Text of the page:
The Swiss “burqa ban” is coming. A good 51 percent of those entitled to vote spoke out on Sunday in favor of a ban on face covering in public spaces. This means that in future Muslim women will no longer be allowed to wear a nikab or burqa on Swiss streets, but disguises at demonstrations or sporting events are also prohibited. Carnival disguises, on the other hand, remain permitted – and medically necessary coverings such as corona face masks.
How exactly the corresponding legal regulation will look is still open and will be a matter for Parliament. With the successful referendum, however, the Egerkinger Komitee, which is critical of Islam, managed to have the prohibition of veils written into the constitution. For its proponents – in addition to right-wing and conservative circles as well as some women’s rights activists – the ban makes an important contribution in the fight against religious extremism and protects women from oppression and discrimination.
The opponents – liberal, left and green parties, as well as several religious women’s associations – emphasized in the voting campaign that such a ban would undermine religious tolerance and would not help oppressed women, but merely ban them from the public. Although the opposing camp caught up in the latest polls, the supporters narrowly prevailed on Sunday.
A free trade agreement with Indonesia was also voted on
In particular, the small central Swiss cantons and the majority of French-speaking western Switzerland voted yes. For Switzerland, following the ban on building minarets adopted in 2009, the ban on veiling is the second successful initiative that is critical of Islam. However, it is not alone in Europe with such a ban: Countries such as France, Austria or Denmark also prohibit full veiling.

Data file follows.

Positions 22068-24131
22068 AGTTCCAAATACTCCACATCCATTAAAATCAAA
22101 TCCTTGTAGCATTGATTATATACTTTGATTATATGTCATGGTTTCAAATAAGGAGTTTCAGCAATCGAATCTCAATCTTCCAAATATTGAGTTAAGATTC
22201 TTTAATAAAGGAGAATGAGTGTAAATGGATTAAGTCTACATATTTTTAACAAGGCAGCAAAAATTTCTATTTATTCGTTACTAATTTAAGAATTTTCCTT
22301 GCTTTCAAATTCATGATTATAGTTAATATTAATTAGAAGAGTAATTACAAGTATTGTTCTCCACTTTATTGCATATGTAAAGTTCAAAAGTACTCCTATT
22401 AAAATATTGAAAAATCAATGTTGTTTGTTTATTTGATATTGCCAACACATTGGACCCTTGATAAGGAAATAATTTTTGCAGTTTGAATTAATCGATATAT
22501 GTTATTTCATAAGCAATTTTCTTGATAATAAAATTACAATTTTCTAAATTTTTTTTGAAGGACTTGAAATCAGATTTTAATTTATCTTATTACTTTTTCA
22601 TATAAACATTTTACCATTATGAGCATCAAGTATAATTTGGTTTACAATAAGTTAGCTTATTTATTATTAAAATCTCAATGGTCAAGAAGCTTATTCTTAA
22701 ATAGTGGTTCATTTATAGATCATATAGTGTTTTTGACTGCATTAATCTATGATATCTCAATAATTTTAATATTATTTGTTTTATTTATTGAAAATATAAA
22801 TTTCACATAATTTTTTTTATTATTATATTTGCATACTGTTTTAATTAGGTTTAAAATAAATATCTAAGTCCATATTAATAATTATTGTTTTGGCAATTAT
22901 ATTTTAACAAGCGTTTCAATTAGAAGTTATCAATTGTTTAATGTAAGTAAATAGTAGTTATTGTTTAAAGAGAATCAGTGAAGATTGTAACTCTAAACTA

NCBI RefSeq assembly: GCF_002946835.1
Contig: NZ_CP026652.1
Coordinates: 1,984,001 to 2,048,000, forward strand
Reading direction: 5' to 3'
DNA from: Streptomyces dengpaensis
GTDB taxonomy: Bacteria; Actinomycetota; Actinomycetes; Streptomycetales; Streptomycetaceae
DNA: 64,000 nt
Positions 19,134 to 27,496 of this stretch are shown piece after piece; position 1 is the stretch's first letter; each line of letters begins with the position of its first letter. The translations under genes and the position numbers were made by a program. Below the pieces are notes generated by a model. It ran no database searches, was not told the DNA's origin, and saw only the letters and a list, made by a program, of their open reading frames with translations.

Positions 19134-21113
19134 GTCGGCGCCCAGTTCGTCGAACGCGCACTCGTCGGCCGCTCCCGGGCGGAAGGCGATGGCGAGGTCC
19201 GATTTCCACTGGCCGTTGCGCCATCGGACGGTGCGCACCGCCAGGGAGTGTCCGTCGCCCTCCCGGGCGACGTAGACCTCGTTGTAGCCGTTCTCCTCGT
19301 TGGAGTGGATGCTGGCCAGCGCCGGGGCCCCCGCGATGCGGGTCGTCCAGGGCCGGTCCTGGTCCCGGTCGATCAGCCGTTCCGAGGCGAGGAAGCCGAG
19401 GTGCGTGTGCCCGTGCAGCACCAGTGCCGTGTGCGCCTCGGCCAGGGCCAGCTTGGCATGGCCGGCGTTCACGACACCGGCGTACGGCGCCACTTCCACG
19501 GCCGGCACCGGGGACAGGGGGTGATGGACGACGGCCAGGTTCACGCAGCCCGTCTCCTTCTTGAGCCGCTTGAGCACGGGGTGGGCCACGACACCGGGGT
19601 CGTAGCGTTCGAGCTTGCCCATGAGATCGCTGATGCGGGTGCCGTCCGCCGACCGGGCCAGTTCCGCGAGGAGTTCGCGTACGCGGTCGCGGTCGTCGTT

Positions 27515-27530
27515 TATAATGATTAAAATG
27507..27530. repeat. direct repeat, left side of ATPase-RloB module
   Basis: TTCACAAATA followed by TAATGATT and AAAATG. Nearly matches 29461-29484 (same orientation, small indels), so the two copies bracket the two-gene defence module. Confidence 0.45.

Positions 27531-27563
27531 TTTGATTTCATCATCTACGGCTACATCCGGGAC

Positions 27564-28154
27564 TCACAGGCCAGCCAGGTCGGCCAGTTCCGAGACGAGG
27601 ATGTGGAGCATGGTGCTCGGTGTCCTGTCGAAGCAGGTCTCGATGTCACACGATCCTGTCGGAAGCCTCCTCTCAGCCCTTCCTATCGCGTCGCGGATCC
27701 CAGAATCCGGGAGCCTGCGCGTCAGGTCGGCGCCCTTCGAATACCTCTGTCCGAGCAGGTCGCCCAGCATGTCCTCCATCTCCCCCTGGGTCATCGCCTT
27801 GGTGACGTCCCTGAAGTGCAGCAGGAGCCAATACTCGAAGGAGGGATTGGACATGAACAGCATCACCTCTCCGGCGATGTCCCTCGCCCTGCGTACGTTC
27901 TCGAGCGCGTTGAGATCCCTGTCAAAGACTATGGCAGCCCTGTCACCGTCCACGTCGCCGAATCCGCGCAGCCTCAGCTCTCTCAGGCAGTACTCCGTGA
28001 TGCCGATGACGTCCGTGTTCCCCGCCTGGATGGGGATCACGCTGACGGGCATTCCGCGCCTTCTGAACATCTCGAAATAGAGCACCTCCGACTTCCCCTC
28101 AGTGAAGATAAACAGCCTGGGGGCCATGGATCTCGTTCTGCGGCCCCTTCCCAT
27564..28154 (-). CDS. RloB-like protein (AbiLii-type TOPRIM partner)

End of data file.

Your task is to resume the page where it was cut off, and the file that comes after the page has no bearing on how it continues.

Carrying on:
In the case of the free trade agreement with Indonesia, the yes votes also predominated: almost 52 percent voted in favor. The agreement is the free trade agreement of the Efta countries (Switzerland, Iceland, Liechtenstein, Norway) with the populous Indonesia, which was approved by parliament in 2019. But because green and peasant circles held the referendum against it, a vote was now taken. The main accusation of the opponents: palm oil may be imported into Switzerland at low customs tariffs under the agreement.
The tariff discounts are linked to sustainability requirements – for example, the fact that no rainforest may be cut down for production. But opponents argue that the requirements could not offset the negative effects of the palm oil industry. Ultimately, however, the majority of the population was convinced by the large camp of supporters, which includes the bourgeois-conservative parties as well as the large business associations and the farmers’ association.
The Swiss electorate said no to the introduction of an electronic identity in accordance with the law already passed by parliament. The planned regulation stipulated that the state should play a subordinate role in the introduction of an e-ID. According to the law, issuers of an E-ID could be cantons, municipalities, but also private companies that would only have to be certified and monitored by the federal authorities.
A consortium of 20 large private and state-affiliated companies, the Swiss Sign Group, was ready to issue an e-ID if the law was passed. But apparently the population was more skeptical about the state’s reluctance to use digital proof of identity. A clear 64 percent of those entitled to vote voted against the E-ID law. Data protection activists in particular had sharply criticized the regulation and collected signatures for a vote against it.